On a Friday afternoon at Longfellow Elementary, sixth-graders huddle around Patty Ratcliffe, an art teacher wearing a necklace of colorful beads. One by one, they proudly show off their drawings of amphorae — Grecian urns — with Viking ships and professional basketball players sketched in black alongside traditional Greek designs.
Unlike so many schools in the nation, Longfellow still has an art program. But today, it no longer has an art room. Thanks to a lack of space, the art room has been turned into a kindergarten.
Instead, Ratcliffe makes her way from classroom to classroom, pulling two carts of art supplies. Finger paintings of dinosaurs dry on a rack on a repurposed library cart, while a medical supply cart holds crayons, markers, scissors, origami paper and the "Mona Bucks" she uses to rewards students. A modified workroom in the library serves as her office.
"It has definitely compromised the program to not have the art space," Ratcliffe says.
Without an art room, she says it's not possible to wash tempera paints — it takes too long to wash all the brushes. "I can't use the kiln, because the kiln is in the kindergarten classroom," Ratcliffe says. "If you have a kiln running, it makes this 'rrrruuuuh' sound." It's too disruptive.
The Longfellow gym also faces challenges: Twice a week, two gym teachers teach two separate gym classes simultaneously in the same space.
"It's doable in a pinch," Ratcliffe says. "And we're in a pinch right now."
That pinch is being felt throughout the entire district, with music, art and resource rooms being used as conventional classrooms instead of their intended purposes.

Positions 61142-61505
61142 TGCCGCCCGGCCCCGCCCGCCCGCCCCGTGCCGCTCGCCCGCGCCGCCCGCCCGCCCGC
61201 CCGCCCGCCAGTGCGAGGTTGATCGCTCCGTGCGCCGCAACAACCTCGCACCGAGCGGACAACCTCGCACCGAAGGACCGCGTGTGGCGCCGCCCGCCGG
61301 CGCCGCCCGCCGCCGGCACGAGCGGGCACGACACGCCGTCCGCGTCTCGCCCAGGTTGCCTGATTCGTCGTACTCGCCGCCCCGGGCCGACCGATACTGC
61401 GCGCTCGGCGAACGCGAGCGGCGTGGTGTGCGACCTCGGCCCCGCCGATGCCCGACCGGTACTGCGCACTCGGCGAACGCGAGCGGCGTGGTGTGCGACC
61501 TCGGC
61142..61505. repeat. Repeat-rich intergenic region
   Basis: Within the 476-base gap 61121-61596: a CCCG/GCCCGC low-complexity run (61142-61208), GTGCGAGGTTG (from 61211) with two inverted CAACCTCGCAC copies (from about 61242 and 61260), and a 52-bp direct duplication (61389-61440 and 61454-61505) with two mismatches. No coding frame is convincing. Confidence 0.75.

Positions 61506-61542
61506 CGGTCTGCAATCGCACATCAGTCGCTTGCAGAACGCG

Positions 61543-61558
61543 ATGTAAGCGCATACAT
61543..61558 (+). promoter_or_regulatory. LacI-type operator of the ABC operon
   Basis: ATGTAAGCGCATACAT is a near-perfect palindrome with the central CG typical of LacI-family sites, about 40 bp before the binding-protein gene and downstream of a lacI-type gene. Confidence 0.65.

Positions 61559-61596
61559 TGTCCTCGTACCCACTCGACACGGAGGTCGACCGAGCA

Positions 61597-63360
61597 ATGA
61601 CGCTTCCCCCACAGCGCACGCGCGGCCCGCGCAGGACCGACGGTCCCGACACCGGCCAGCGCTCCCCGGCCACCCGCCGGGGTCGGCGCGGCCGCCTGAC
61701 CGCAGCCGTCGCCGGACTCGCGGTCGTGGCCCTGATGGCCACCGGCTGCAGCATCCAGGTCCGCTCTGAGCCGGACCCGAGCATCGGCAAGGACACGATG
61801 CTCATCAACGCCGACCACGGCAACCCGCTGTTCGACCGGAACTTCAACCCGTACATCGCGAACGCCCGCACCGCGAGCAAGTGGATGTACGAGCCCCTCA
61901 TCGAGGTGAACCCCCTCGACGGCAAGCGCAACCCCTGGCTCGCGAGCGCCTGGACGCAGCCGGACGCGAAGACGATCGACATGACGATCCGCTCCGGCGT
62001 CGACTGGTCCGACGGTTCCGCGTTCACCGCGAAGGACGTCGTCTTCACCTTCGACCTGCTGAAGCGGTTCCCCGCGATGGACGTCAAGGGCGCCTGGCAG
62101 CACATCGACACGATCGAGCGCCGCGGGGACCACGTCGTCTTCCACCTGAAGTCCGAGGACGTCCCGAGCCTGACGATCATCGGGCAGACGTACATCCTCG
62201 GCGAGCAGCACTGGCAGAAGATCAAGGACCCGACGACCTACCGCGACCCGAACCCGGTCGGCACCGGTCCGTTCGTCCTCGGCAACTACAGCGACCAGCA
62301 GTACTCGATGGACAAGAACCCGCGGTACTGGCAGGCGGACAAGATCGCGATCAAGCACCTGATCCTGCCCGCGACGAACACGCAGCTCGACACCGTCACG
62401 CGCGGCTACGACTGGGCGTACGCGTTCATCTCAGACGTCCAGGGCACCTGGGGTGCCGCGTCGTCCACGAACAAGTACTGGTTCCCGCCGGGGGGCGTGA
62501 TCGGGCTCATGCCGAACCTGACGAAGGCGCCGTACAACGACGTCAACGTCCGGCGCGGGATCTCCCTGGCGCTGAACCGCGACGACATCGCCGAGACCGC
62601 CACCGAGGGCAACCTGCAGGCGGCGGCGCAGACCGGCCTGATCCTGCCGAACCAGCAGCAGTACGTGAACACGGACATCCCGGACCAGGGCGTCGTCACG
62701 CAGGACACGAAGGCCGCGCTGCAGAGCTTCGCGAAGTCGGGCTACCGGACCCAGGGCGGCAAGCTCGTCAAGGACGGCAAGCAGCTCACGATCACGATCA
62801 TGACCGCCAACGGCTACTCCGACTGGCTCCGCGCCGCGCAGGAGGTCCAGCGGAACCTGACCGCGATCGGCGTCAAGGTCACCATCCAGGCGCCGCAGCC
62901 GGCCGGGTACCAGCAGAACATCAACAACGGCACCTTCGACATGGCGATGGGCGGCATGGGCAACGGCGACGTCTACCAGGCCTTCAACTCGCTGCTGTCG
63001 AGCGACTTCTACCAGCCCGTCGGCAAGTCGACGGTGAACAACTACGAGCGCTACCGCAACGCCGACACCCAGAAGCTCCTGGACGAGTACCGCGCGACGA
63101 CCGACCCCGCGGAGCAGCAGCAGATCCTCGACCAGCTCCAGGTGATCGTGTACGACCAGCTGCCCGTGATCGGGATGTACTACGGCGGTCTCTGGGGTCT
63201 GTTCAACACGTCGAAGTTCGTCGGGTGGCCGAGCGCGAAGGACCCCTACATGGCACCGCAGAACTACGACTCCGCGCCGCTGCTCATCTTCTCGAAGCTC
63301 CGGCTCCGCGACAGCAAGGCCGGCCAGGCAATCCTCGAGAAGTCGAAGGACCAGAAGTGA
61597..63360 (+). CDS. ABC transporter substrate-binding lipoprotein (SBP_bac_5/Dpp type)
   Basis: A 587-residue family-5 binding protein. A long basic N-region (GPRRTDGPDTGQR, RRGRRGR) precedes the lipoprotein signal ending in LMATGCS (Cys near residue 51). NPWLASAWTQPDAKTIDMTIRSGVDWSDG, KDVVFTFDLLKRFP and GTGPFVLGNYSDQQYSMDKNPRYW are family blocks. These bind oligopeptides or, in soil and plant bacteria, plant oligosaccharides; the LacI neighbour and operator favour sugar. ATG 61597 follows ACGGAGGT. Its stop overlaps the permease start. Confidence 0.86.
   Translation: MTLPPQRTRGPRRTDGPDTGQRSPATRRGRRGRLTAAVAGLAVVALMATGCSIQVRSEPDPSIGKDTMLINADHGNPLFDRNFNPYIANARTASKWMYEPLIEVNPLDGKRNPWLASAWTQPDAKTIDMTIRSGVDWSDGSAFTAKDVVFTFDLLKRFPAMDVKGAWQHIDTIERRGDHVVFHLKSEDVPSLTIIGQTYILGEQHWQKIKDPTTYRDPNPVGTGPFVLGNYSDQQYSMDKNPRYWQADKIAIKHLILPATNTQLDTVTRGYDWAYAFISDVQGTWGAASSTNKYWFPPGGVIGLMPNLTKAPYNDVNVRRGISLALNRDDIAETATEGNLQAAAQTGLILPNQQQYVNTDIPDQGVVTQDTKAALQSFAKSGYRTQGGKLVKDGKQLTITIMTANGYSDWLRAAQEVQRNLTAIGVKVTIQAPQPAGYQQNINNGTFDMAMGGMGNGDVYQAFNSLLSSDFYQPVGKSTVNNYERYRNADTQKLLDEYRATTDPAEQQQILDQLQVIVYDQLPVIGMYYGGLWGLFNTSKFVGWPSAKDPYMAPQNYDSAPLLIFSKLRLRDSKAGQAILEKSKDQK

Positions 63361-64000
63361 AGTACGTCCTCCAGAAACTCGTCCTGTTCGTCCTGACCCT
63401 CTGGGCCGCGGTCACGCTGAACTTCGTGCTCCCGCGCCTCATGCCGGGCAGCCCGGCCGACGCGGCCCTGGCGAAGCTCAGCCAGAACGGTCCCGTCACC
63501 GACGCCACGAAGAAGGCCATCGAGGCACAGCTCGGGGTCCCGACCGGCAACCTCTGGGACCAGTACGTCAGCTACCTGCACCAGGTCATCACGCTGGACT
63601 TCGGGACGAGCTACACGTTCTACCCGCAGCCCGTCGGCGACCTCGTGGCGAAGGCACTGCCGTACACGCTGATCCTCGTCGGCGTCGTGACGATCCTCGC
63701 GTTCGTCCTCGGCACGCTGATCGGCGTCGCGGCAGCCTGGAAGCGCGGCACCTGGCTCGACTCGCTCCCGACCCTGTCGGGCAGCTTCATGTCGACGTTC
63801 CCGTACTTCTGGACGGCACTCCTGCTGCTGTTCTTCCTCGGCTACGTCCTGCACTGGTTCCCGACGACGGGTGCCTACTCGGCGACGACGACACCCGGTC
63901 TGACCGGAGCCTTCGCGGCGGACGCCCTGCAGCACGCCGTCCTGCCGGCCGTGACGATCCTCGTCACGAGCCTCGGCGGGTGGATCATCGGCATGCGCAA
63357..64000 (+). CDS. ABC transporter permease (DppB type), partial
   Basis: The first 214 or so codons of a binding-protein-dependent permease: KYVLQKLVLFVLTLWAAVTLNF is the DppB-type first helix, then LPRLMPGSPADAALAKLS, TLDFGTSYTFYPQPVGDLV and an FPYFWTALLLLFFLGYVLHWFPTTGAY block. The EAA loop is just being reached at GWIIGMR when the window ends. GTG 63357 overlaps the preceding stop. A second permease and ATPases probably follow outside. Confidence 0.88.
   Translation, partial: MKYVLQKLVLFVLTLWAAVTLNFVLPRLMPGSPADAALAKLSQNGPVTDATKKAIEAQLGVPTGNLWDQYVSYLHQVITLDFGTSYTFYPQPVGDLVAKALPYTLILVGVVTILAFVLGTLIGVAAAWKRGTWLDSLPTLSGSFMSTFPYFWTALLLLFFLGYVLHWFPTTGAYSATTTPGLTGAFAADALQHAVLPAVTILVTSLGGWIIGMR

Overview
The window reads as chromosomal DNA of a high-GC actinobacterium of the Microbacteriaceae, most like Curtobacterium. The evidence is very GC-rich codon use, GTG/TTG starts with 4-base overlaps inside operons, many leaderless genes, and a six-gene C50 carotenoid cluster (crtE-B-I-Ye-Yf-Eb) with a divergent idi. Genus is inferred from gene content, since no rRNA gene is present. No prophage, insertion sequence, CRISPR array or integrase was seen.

This time, the trouble has nothing to do with budget cuts. Instead, it stems from two big, positive changes. Last fall, the full-day kindergarten was added district-wide. That growth took up additional classroom.
There's a bigger factor: Last year, legislation provided funding for districts to reduce kindergarten and first-grade class sizes in low-income schools to about 20 students for every teacher. It's basic math: Fewer students per classroom means more classrooms are needed for the same amount of kids. Combine that with increasing enrollment, and Spokane has a space crisis.
In February, a team of 15 administrators met to brainstorm solutions. The "art on a cart" model is currently being used at 10 elementary schools, and the committee recommended that nine more join them. In the fall, the district will build portable classrooms at three elementary schools, bringing two new classrooms to Longfellow, two to Whitman and four to Madison. Special alternative programs will be shuffled around the district to open up more space.
Yet 20 students per teacher is only a modest step toward funding basic education, defined in Washington's constitution and hammered home by the state Supreme Court as the "paramount duty" of the state. A 2010 bill requires teacher-student ratios in kindergarten through third-grade classes to average 17 students per teacher by 2018.